When it comes to conversion the majority of them can be carried out under permitted developments so long as you meet the criteria. Some properties may not benefit from this, for example, if you live in a conservation area, a listed building, an area of special intertest or natural beauty or, you may have had your permitted development rights removed or a condition attached to your property.
All of this would need to be investigated before any kind of fees are paid!
Detached & Attached Garages are a great shout when it comes to gaining extra bedroom space, they work just as well when gaining space in general. The good thing about a garage is that they tend to be a standard size, big enough to fit a family sized car into – 2.5m x 5.5m approximately.
The costs in converting a garage are;
- Upgrading the floor – A garage floor should be the same level as the ground outside, one reason for this is that any oil spills don’t end up leaking into your home.
- Upgrading the walls & roof – The garage walls and ceiling will need to be insulated (along with the floor) to convert that room into a habitable space.
- Water Supply & Waste Water Disposal – First things first, your builder might say these words – ‘Let’s… install… a… macerator… 😊’.
Now, some people might be all for this system and some people may even have some great experiences they would love to share with you, but for me… No, just no thanks… nightmare system I think, unless it’s installed correctly and the installer is willing to give you a workmanship warranty of a minimum 12 months and, on top of that, you can ensure that the nothing other than toilet roll is going to be flushed down there, I’d say nooooooooooo and pay the extra £2k to connect to your mains.
On top of that you have water feed to make which in most cases is pretty straight forward.
You should be able to get a double bedroom (8.5m2) with an En-Suite (2.5m2).
I’d say if you spent £8- £9k you’d get a decent little room - £9 - £14k now your talking!
I converted a garage in Newton-le-Willows during lockdown for around £11k, beautiful little space. Detached garage, with En-Suite, entrance hallway which could house a chest freezer (if you know you know) and a guest room / bedroom.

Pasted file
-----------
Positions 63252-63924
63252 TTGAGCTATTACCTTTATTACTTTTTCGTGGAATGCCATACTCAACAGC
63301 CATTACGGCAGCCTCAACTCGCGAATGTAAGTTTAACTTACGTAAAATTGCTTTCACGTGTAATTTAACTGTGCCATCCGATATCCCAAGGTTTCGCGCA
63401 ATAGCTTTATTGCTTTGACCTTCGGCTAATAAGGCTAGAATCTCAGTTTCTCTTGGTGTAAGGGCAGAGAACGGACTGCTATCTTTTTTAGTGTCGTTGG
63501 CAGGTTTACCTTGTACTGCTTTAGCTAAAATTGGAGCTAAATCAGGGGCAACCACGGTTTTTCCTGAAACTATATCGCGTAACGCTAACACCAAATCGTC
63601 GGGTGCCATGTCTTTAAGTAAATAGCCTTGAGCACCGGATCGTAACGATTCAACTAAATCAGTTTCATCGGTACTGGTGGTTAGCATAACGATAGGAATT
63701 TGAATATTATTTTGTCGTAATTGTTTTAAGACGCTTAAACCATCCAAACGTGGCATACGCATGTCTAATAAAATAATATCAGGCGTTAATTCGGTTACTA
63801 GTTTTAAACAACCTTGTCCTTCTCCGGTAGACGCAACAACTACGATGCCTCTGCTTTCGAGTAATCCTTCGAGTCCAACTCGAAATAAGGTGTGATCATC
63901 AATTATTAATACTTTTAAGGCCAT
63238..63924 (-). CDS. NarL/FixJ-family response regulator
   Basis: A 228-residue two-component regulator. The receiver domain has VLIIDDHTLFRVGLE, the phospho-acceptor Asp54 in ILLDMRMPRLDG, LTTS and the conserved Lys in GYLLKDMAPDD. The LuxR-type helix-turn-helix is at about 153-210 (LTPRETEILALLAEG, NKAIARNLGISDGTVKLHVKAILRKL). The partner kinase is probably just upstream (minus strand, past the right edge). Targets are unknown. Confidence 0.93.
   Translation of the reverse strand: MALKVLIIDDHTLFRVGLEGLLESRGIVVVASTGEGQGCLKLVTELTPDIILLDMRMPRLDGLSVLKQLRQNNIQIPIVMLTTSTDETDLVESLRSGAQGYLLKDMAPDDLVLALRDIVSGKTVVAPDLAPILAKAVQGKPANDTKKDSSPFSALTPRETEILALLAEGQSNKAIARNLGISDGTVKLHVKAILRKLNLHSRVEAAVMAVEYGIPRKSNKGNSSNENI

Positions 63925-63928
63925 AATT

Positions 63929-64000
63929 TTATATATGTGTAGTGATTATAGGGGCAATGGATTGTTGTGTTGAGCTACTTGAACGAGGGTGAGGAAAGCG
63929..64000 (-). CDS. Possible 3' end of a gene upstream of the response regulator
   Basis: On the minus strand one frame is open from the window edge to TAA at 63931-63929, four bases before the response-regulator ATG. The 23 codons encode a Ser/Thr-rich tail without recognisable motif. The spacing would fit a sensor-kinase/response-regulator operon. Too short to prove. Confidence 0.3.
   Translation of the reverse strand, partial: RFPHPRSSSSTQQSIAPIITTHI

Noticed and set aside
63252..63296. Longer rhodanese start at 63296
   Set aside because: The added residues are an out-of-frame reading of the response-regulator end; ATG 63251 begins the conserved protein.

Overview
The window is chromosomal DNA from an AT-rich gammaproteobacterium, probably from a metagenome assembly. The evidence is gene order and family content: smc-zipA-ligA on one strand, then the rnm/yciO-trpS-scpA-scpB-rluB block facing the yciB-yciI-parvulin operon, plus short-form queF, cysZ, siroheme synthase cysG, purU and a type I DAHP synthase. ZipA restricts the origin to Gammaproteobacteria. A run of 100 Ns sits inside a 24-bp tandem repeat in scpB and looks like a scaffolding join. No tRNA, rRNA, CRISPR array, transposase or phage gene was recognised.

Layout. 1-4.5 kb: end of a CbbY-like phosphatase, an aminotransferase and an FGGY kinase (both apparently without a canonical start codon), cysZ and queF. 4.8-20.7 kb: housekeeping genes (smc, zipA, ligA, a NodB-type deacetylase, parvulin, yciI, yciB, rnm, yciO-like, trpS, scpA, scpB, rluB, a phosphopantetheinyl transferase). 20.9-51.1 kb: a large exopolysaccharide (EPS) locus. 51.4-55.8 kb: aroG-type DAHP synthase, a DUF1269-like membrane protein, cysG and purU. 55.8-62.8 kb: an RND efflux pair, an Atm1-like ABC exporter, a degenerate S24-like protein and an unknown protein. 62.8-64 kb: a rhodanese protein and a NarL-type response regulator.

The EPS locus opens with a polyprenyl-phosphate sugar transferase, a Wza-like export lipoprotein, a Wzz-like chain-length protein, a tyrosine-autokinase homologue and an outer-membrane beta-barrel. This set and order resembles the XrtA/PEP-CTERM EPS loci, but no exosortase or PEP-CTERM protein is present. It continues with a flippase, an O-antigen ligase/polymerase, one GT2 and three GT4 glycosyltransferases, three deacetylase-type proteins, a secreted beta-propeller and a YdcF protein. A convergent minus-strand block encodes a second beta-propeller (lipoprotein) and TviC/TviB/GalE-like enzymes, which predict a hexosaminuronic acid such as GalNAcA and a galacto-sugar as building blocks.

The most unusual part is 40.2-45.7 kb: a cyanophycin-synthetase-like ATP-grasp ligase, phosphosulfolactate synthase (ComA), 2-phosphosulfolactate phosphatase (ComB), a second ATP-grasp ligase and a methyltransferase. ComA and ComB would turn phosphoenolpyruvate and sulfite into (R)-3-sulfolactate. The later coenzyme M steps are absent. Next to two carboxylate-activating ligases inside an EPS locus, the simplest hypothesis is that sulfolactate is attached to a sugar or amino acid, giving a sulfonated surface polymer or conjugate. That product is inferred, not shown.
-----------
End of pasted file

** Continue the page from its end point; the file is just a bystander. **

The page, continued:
The client had the house re-valued and the agent said it had increased the property by another £25k!
Another cost effective way to gain extra space, mainly used as an additional bedroom but also as office space. When it comes to lofts they can be quite tricky as unfortunately not every loft is suitable for conversion.
The first issue is the head height, can you stand up straight in the highest point of you loft? Can you there without having to climb over or through timbers?
Most people confuse converting the loft with, putting a few boards down over the existing joists… I mean yes, that will prevent you from falling through the ceiling but wouldn’t really work if you was going to use that space full time.
To make that room habitable to you would need to install steel member into the floor and possibly the ridge, depending on what type of conversion you go for.
The next major issue is access – how will you get up to the loft?
You will need a full staircase, quite possibly a replica of the stairs leading from ground to first floor. Ideally, you want space on your landing to do this, if not, then you will need to sacrifice one of the bedrooms or at least a part one – (it’s always the kids room, like it isn’t small enough already – thanks mum).